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Paint a thermoelectric device onto any shaped surface to recover waste heat

By Paul Grad |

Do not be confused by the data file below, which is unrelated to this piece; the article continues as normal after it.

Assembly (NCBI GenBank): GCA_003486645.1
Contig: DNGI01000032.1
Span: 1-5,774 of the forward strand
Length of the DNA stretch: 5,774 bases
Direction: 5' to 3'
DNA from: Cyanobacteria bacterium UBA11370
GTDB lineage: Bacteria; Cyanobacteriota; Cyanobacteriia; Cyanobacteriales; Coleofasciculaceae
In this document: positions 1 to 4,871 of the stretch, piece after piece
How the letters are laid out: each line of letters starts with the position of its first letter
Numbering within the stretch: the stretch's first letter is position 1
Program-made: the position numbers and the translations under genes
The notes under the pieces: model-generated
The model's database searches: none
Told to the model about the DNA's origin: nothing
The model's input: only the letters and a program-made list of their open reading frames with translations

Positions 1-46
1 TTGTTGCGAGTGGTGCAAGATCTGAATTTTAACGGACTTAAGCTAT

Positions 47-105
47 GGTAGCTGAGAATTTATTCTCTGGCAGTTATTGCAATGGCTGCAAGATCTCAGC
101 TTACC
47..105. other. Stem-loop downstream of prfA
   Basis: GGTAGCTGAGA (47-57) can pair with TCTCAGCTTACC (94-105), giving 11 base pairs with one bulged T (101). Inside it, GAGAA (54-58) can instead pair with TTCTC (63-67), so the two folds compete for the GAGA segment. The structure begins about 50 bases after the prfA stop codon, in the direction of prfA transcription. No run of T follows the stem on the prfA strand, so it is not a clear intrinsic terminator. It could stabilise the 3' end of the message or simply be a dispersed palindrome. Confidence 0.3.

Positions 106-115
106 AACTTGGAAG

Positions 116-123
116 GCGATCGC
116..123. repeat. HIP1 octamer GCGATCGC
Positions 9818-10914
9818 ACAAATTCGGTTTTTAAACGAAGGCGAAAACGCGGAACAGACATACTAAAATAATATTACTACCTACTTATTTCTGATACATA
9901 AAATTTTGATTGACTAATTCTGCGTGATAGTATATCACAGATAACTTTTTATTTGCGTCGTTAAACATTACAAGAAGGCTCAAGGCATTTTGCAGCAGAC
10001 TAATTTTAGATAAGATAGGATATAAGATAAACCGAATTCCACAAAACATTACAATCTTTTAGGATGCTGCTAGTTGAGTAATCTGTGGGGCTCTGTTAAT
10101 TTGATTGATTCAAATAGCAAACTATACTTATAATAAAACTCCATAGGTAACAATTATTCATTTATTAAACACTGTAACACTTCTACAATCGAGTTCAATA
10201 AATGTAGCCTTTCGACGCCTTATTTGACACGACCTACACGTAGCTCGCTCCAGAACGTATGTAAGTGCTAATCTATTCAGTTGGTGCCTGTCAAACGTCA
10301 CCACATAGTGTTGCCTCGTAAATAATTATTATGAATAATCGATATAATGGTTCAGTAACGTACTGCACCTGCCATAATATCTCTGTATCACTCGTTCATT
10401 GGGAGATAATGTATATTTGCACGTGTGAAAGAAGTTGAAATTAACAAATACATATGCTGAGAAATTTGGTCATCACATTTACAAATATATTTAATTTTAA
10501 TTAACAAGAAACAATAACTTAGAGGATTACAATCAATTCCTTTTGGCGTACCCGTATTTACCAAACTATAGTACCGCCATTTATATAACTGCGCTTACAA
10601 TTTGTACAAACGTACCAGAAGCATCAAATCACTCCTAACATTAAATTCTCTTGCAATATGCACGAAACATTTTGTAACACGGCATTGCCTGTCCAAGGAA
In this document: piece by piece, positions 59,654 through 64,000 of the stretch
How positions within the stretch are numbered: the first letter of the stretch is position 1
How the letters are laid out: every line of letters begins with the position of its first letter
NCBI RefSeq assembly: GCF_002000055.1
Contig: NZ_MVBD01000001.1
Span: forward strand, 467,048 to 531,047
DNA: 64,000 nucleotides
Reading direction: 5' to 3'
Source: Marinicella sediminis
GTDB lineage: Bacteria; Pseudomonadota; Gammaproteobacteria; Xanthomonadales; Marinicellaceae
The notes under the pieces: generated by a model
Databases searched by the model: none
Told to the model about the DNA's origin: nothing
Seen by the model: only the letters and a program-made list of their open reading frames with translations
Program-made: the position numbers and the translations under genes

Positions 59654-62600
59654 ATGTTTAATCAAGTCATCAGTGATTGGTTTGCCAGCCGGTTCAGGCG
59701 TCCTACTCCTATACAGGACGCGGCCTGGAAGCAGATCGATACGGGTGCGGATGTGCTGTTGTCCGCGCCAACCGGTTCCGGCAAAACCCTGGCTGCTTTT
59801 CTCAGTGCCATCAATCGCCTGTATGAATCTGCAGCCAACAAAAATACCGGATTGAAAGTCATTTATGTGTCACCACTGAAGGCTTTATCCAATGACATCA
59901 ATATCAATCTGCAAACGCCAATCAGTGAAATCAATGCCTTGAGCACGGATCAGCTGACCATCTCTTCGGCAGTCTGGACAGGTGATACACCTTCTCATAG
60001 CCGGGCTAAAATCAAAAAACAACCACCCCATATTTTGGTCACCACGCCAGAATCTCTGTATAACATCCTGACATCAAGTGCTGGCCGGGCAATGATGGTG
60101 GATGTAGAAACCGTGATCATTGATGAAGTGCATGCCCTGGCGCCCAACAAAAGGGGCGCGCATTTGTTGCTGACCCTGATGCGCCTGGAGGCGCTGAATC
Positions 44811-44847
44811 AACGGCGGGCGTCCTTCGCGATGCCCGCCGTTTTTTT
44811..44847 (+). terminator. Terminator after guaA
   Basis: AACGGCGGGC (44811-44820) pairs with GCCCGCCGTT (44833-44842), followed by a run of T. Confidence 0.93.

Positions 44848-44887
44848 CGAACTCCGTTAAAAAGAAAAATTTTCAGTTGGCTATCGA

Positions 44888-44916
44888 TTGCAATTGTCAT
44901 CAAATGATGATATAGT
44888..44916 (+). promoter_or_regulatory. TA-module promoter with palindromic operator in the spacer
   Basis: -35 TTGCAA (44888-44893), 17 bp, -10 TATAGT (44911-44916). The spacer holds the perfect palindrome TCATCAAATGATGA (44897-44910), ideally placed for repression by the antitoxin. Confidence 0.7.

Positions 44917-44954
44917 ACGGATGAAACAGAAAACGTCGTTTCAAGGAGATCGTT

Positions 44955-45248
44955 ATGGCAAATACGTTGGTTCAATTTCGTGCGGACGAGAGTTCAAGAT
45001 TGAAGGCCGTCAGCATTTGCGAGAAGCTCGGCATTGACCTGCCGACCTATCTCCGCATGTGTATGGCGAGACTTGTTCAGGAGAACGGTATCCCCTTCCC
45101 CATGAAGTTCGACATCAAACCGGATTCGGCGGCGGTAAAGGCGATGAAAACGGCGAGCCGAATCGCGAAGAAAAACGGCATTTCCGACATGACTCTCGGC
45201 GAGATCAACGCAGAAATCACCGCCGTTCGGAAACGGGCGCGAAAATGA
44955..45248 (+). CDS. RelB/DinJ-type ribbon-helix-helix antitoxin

Scientists from Ulsan National Institute of Science and Technology (UNIST; Ulsan, South Korea; www.unist.ac.kr), led by Prof Jae Sung Son, have succeeded in producing high-performance, solid-state thermoelectric (TE) materials with liquid-like properties that can be easily brush-painted on surfaces of almost any shape. The thermoelectric effect is the direct conversion of temperature differences to electric voltage and vice versa. This phenomenon can be used for heating or cooling, and for waste-heat-recovery systems. The output power of thermoelectric generators depends both on the inherent properties of the TE material and on the engineering of the device to minimize heat losses. The power generating efficiency of solid-state TE devices can be estimated from a dimensionless parameter, ZT = S2(sigma)T/k, where S is the Seebeck coefficient, sigma is the electrical conductivity, k is the thermal conductivity and T is the temperature). In real-world applications, the minimization of heat loss due to incomplete contact between the surface of the heat source and the TE module is no less important than the TE material’s power-generating efficiency. In response to that challenge, the scientists developed a shape-engineerable TE painting…
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